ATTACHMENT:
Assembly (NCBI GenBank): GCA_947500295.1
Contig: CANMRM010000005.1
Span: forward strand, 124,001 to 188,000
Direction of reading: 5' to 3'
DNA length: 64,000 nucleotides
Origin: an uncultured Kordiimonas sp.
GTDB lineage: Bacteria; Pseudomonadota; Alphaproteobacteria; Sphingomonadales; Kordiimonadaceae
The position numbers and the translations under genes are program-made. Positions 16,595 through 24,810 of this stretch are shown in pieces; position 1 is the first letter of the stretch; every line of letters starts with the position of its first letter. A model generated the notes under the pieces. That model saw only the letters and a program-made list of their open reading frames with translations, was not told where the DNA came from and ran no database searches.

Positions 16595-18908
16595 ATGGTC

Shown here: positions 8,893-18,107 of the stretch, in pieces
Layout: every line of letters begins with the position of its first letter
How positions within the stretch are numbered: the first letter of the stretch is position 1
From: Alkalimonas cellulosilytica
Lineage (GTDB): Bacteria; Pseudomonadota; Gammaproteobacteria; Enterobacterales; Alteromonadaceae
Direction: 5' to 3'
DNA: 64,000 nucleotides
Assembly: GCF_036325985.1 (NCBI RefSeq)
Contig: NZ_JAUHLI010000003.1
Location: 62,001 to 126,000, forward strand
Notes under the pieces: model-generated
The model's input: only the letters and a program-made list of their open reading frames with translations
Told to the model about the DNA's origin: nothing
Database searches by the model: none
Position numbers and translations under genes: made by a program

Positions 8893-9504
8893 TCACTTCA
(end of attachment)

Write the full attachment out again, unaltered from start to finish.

Assembly (NCBI GenBank): GCA_947500295.1
Contig: CANMRM010000005.1
Span: forward strand, 124,001 to 188,000
Direction of reading: 5' to 3'
DNA length: 64,000 nucleotides
Origin: an uncultured Kordiimonas sp.
GTDB lineage: Bacteria; Pseudomonadota; Alphaproteobacteria; Sphingomonadales; Kordiimonadaceae
The position numbers and the translations under genes are program-made. Positions 16,595 through 24,810 of this stretch are shown in pieces; position 1 is the first letter of the stretch; every line of letters starts with the position of its first letter. A model generated the notes under the pieces. That model saw only the letters and a program-made list of their open reading frames with translations, was not told where the DNA came from and ran no database searches.

Positions 16595-18908
16595 ATGGTC

Shown here: positions 8,893-18,107 of the stretch, in pieces
Layout: every line of letters begins with the position of its first letter
How positions within the stretch are numbered: the first letter of the stretch is position 1
From: Alkalimonas cellulosilytica
Lineage (GTDB): Bacteria; Pseudomonadota; Gammaproteobacteria; Enterobacterales; Alteromonadaceae
Direction: 5' to 3'
DNA: 64,000 nucleotides
Assembly: GCF_036325985.1 (NCBI RefSeq)
Contig: NZ_JAUHLI010000003.1
Location: 62,001 to 126,000, forward strand
Notes under the pieces: model-generated
The model's input: only the letters and a program-made list of their open reading frames with translations
Told to the model about the DNA's origin: nothing
Database searches by the model: none
Position numbers and translations under genes: made by a program

Positions 8893-9504
8893 TCACTTCA